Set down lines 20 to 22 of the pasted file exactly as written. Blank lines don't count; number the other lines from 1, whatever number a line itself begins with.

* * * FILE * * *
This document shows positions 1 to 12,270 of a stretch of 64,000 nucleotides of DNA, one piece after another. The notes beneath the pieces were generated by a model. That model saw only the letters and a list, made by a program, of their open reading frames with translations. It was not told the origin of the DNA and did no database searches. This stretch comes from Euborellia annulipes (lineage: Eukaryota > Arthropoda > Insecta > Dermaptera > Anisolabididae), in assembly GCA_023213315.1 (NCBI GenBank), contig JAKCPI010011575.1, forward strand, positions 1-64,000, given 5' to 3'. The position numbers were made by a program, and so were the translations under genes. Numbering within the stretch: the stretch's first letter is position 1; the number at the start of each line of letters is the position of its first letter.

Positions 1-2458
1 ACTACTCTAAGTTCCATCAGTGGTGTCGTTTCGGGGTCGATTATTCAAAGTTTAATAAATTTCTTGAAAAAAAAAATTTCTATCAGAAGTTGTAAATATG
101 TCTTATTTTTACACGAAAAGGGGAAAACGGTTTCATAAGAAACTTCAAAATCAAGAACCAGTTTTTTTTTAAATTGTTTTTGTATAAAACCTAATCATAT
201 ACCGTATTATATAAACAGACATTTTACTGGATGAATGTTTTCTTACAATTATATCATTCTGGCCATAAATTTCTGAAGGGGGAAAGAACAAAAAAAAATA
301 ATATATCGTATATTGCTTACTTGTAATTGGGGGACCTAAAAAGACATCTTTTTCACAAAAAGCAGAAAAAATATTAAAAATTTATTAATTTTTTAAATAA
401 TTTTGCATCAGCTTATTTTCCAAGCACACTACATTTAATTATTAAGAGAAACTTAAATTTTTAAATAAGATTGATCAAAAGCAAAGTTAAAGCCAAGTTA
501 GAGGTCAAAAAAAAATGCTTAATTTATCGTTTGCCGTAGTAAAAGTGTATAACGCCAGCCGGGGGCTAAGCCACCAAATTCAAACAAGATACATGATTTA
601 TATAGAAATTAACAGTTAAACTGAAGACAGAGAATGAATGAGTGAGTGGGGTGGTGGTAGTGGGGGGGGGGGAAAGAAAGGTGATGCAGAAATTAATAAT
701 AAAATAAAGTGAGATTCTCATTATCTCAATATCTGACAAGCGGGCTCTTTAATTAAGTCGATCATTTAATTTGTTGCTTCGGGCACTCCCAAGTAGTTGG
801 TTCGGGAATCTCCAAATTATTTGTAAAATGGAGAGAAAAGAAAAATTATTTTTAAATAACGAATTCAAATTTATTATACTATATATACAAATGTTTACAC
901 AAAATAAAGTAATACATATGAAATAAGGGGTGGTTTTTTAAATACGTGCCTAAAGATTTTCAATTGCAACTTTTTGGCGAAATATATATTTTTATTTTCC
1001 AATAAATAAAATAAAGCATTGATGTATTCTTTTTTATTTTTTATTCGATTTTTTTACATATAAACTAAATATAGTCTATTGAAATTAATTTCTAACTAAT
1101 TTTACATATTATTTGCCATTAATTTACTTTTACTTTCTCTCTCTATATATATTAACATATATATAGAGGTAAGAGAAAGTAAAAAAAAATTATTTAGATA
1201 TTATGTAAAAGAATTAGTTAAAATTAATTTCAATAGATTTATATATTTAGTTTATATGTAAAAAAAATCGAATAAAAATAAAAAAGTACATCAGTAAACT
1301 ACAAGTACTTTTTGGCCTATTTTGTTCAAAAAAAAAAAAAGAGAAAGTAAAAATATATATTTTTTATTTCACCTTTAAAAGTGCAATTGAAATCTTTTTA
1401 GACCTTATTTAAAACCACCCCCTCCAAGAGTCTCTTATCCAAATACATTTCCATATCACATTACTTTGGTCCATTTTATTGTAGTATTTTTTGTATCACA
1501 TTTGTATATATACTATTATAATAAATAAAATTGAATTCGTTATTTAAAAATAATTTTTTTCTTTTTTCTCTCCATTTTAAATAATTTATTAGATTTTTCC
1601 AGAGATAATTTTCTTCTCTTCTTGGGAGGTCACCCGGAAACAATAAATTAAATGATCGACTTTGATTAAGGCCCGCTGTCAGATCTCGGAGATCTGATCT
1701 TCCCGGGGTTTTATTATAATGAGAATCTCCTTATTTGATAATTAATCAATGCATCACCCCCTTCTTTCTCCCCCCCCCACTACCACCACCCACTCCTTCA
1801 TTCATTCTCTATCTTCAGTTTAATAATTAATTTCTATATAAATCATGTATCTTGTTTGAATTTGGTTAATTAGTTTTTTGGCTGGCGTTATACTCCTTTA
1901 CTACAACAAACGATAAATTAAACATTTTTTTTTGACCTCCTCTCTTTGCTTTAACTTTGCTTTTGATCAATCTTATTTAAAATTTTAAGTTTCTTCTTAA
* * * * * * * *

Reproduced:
1701 TCCCGGGGTTTTATTATAATGAGAATCTCCTTATTTGATAATTAATCAATGCATCACCCCCTTCTTTCTCCCCCCCCCACTACCACCACCCACTCCTTCA
1801 TTCATTCTCTATCTTCAGTTTAATAATTAATTTCTATATAAATCATGTATCTTGTTTGAATTTGGTTAATTAGTTTTTTGGCTGGCGTTATACTCCTTTA
1901 CTACAACAAACGATAAATTAAACATTTTTTTTTGACCTCCTCTCTTTGCTTTAACTTTGCTTTTGATCAATCTTATTTAAAATTTTAAGTTTCTTCTTAA